Excessive bone formation in a mouse model of ankylosing spondylitis is associated with decreases in Wnt pathway inhibitors

Haynes, Katelin R., Pettit, Allison R., Duan, Ran, Tseng, Hsu-Wen, Glant, Tibor T., Brown, Matthew A. and Thomas, Gethin P. (2012) Excessive bone formation in a mouse model of ankylosing spondylitis is associated with decreases in Wnt pathway inhibitors. Arthritis Research & Therapy, 14 6: R253.1-R253.12. doi:10.1186/ar4096

Author Haynes, Katelin R.
Pettit, Allison R.
Duan, Ran
Tseng, Hsu-Wen
Glant, Tibor T.
Brown, Matthew A.
Thomas, Gethin P.
Title Excessive bone formation in a mouse model of ankylosing spondylitis is associated with decreases in Wnt pathway inhibitors
Journal name Arthritis Research & Therapy   Check publisher's open access policy
ISSN 1478-6354
Publication date 2012-11-22
Sub-type Article (original research)
DOI 10.1186/ar4096
Open Access Status DOI
Volume 14
Issue 6
Start page R253.1
End page R253.12
Total pages 12
Place of publication London, United Kingdom
Publisher BioMed Central
Collection year 2013
Language eng
Formatted abstract
Introduction: Ankylosing spondylitis (AS) is unique in its pathology where inflammation commences at the entheses before progressing to an osteoproliferative phenotype generating excessive bone formation that can result in joint fusion. The underlying mechanisms of this progression are poorly understood. Recent work has suggested that changes in Wnt signalling, a key bone regulatory pathway, may contribute to joint ankylosis in AS. Using the proteoglycan-induced spondylitis (PGISp) mouse model which displays spondylitis and eventual joint fusion following an initial inflammatory stimulus, we have characterised the structural and molecular changes that underlie disease progression.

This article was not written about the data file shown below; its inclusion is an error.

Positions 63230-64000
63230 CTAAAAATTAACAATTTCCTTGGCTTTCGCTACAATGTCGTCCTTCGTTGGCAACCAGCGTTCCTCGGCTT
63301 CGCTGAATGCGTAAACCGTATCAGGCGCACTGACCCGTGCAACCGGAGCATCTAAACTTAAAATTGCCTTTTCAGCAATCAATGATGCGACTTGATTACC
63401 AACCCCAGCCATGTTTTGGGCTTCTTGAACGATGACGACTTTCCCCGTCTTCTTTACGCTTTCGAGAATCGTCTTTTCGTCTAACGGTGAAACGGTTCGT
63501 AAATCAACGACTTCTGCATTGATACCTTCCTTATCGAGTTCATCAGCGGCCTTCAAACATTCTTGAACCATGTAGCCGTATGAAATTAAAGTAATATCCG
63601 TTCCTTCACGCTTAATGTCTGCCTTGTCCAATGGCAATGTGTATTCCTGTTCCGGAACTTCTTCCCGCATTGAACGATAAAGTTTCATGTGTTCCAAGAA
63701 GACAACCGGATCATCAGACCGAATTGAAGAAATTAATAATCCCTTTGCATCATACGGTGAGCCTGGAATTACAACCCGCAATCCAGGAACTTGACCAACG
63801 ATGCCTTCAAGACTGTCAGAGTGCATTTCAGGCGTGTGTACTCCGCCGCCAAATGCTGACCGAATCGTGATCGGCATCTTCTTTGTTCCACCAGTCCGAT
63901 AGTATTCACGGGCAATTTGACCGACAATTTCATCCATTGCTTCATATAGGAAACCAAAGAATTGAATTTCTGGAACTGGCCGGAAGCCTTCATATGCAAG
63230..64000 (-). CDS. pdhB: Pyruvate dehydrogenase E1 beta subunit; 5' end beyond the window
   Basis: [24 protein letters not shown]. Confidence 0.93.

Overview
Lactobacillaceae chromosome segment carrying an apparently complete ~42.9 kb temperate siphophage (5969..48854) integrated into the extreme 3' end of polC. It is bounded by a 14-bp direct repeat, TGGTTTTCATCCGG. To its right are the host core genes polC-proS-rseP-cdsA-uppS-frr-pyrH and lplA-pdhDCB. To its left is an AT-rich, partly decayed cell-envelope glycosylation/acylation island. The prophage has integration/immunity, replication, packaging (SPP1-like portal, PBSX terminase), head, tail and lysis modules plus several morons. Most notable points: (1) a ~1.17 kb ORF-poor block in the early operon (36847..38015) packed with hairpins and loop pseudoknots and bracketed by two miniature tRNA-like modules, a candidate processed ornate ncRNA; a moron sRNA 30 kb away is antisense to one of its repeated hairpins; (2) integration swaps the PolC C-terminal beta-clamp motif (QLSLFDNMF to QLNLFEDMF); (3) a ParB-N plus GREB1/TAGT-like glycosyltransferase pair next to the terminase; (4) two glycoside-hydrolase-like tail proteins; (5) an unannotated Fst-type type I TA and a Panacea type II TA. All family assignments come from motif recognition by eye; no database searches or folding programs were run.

Methods: PGISp mice were characterised 12 weeks after initiation of inflammation using histology, immunohistochemistry (IHC) and expression profiling.

Results: Inflammation initiated at the periphery of the intervertebral discs progressing to disc destruction followed by massively excessive cartilage and bone matrix formation, as demonstrated by toluidine blue staining and IHC for collagen type I and osteocalcin, leading to syndesmophyte formation. Expression levels of DKK1 and SOST, Wnt signalling inhibitors highly expressed in joints, were reduced by 49% and 63% respectively in the spine PGISp compared with control mice (P < 0.05) with SOST inhibition confirmed by IHC. Microarray profiling showed genes involved in inflammation and immune-regulation were altered. Further, a number of genes specifically involved in bone regulation including other members of the Wnt pathway were also dysregulated.

Conclusions: This study implicates the Wnt pathway as a likely mediator of the mechanism by which inflammation induces bony ankylosis in spondyloarthritis, raising the potential that therapies targeting this pathway may be effective in preventing this process.
Q-Index Code C1
Q-Index Status Confirmed Code
Institutional Status UQ
Additional Notes Article number R253

Document type: Journal Article
Sub-type: Article (original research)
Collections: UQ Centre for Clinical Research Publications
Official 2013 Collection
UQ Diamantina Institute Publications
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Citation counts: TR Web of Science Citation Count  Cited 25 times in Thomson Reuters Web of Science Article | Citations
Scopus Citation Count Cited 30 times in Scopus Article | Citations
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Created: Tue, 12 Feb 2013, 13:04:58 EST by Mrs Maureen Pollard on behalf of Paediatrics & Child Health - RBWH